|The literature of Tamil Nadu has been honored the world over for many years, and will likely be admired for some time to come. One such renowned Tamil literary masterpiece is Silappatikaram. According to Tamil literary traditions, Silappatikaram is one of the five Great Epics of Tamil Nadu, followed by Manimegalai, Civaka Cintamani, Valayapathi and Kundalakesi.
Silappatikaram (or Silappathikaram) was penned by the poet prince Ilango Adigal, who is also believed to have been a Jain monk. Some theories say Ilango Adigal was the brother of Senguttuvan, ruler of the Chera dynasty. The literary work has been held in high regard by Tamils. The epic is in the narrative form. It has three chapters and a total of 5270 lines of poetic verses. Kannagi is the protagonist of the tale. The story revolves around her husband Kovalan being subjected to a false accusation and death sentence at the court of the Pandya king. How Kannagi wreaks her revenge on the Pandya ruler’s kingdom forms the core of this epic.
Silappatikaram is believed to have been written during the first few centuries of the Common Era, but other theories propose that the author might have penned the epic around a pre-existing folklore. All three of the Tamil kingdoms of the ancient era – the Chola, the Pandya and the Chera – are mentioned in the tale. Despite the references to historical events and personalities in the work, many historians do not accept Silappatikaram as a reliable source of history. This is largely because of the many exaggerated events and achievements attributed to the ancient Tamil kings.
Silappatikaram is considered to be one of the greatest poetic works detailing the Tamil culture. The epic also emphasizes the importance of various religions, town plans and city types, and the mingling of Greeks and Arabs with the Tamil peoples. Moreover, the story is admired by many as it presents a treasure trove of information pertaining to music and dance – both classical and folk.
Silappatikaram depicts the life of Kannagi, a chaste woman leading a peaceful life with her husband Kovalan in Puhar (Poompuhar), the then capital of the Chola Empire. A beautiful courtesan dancer named Madavi enters their lives and lures away Kovalan. He passes several years with Madavi and spends all his money on her. Kannagi and Kovalan eventually mend their relationship and renew their life together in Madurai, the capital of Pandyas. Kannagi gives her valuable anklet to Kovalan to sell in order to raise money to start a business. (Silappatikaram means literally, “the anklet chapter.”) When Kovalan attempts to sell the anklet, he is falsely accused of stealing the anklet from the Pandya queen. Kovalan is sentenced to death and beheaded. Kannagi goes on to prove her husband’s innocence and burns the entire city of Madurai with a curse. Kannagi ascends to heaven with Kovalan and the gods, while Madavi shaves her head and becomes a monk.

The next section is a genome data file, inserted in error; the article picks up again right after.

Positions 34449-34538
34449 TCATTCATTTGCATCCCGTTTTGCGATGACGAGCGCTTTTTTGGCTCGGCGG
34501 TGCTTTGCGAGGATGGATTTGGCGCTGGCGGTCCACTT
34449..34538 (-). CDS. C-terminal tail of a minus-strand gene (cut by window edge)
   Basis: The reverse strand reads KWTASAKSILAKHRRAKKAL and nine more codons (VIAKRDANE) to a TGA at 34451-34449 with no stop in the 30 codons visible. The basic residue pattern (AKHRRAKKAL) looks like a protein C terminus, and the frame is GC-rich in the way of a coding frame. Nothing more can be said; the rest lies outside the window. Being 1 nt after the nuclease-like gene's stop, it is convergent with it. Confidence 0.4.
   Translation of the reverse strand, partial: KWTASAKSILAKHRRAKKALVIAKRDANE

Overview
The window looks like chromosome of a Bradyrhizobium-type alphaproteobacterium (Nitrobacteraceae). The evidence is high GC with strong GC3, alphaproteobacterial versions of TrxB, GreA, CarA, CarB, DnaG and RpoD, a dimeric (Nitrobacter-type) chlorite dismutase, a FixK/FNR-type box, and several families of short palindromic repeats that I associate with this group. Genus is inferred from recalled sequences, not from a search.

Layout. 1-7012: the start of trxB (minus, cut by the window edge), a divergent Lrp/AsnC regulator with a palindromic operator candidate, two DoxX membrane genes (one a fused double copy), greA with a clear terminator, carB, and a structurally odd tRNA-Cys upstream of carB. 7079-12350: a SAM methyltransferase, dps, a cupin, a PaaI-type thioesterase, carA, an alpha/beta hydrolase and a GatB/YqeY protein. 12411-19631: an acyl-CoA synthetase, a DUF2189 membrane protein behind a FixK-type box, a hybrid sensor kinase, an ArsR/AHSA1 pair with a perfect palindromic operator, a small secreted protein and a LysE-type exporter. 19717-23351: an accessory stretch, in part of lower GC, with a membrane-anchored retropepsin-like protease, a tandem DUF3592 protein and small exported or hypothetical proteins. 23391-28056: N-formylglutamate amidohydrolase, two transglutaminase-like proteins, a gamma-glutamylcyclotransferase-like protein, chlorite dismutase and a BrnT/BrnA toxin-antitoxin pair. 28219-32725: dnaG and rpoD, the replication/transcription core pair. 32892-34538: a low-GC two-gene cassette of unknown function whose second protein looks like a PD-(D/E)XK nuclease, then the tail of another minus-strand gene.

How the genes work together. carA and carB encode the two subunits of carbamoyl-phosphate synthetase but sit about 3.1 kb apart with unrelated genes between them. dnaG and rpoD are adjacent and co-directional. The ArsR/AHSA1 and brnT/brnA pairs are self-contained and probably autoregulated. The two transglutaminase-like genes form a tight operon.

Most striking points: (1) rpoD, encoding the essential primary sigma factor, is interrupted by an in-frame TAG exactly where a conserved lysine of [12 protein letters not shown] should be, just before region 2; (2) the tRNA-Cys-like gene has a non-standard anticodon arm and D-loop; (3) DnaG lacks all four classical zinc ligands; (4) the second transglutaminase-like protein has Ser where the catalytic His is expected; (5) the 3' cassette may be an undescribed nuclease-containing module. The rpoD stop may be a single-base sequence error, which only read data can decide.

Silappatikaram was composed in 25 cantos in akalval meter, which was used in most poems in Sangam literature. Silappatikaram is narrated in three chapters:
Puharkkandam (Puhar chapter): This chapter narrates the married life of Kannagi and Kovalan, and Kovalan leaving his wife for the courtesan Madavi in the Chola city of Puhar. The Puhar chapter is composed of 10 cantos or divisions.
Maduraikkandam (Madurai chapter): This chapter narrates how Kovalan loses his life in Madurai in the Pandya kingdom after being blamed mistakenly for the theft of the queen’s anklet. The Madurai chapter comprises 13 cantos.
Maduraikkandam (Madurai chapter): This chapter narrates how Kovalan is executed in Madurai in the Pandya kingdom after being falsely blamed for the theft of the queen’s anklet. The Madurai chapter comprises 13 cantos.
Vanchikkandam (Vanchi chapter): This chapter takes place in the Chera country where Kannagi ascends to the heavens. The Vanchi chapter comprises 7 cantos. Each chapter has numerous sub-divisions called kaathais.
Apart from being acknowledged as the first epic poem written in the Tamil language, Silappatikaram also holds the distinction for various other innovations. It was in this literary gem that poetry was first presented together with prose, a form not seen in previous Tamil works. Silappatikaram also has to its credit bringing folk songs to the literary genre for the first time. Another remarkable highlight is at the beginning of the story when praise is offered to the Sun, the Moon, the river Kaveri, and the city of Poompuhar. This is in contrast to the praise traditionally bestowed upon deities at the beginning of a story.
IN POPULAR CULTURE
The tale of Silappatikaram has been very popular ever since it was written. Several movies have been made based on the story, the most famous being the portrayal of Kannagi by the actress Kannamba in the 1942 movie Kannagi. The role of Kovalan was portrayed by P.U. Chinnappa. The movie was a smash hit when it was released. Another movie, titled Poompuhar, penned by M. Karunanidhi, is also based on Silappatikaram. Additionally, Silappatikaram has been depicted in the dance form by many great exponents of Bharatanatyam, as most of the verses of Silappatikaram can be set to music.